Know Your Farmer, Know Your Food initiative has been re-tailored this year to stress this point, with hopes to make it into the Farm Bill again. The initiative got it's start in 2008, and was met with oposition, as it has been associated with giving federal funding to niche farms that don't feed a large percentage of the population.
But every million dollars spent on food from local and regional sources, goes to support 13 jobs. That's in significant contrast to the three jobs supported by every million dollars spent on foods from farms without a regional focus.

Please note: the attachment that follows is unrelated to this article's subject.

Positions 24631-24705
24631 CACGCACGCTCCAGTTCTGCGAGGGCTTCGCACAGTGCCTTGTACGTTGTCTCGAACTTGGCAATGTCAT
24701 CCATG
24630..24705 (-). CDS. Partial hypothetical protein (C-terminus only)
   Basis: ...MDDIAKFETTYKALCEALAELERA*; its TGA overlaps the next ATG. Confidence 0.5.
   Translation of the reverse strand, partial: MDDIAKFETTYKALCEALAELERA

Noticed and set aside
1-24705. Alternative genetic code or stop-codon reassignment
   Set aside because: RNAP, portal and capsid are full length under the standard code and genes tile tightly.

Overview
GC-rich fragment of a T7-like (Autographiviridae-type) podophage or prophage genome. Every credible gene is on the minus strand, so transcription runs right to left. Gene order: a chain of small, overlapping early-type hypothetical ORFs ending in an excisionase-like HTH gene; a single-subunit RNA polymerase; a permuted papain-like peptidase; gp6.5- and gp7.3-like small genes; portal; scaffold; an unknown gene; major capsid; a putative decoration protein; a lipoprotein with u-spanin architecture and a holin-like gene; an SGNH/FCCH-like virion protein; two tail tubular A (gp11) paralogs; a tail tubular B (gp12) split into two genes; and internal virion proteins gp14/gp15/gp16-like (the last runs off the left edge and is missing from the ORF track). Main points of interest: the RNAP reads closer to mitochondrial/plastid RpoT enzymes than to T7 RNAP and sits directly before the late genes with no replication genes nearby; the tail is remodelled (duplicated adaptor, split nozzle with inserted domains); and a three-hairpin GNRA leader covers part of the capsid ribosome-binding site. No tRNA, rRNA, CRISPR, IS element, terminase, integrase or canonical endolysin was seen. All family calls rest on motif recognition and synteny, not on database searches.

The USDA is working to strengthen the connection between farmers and consumers. They're not just doing the obvious, providing funding for smaller, regionally-funded projects. They've provided an interactive map that shows the local projects they've helped along since 2008, which could potentially connect a consumer to a farmer in his or her region. Consumers and farmers alike have also been invited to take part in the discussion on local agriculture and job creation, using social media. On March 5, they held a forum on the key themes of the Know Your Farmer Compass: local food infrastructure, stewardship and local food, local meat and poultry, farm to institution, healthy food access, careers in agriculture, and local food knowledge. Hundreds of people used the Twitter hashtag #KYF2 to join the discussion, and asked questions of the Agriculture Deputy Secretary, Kathleen Merrigan, and 60-some others - experts on food policy and local food practioners. All of this is aimed at getting people connected with their food, the producers, the consumers and the policy-makers together.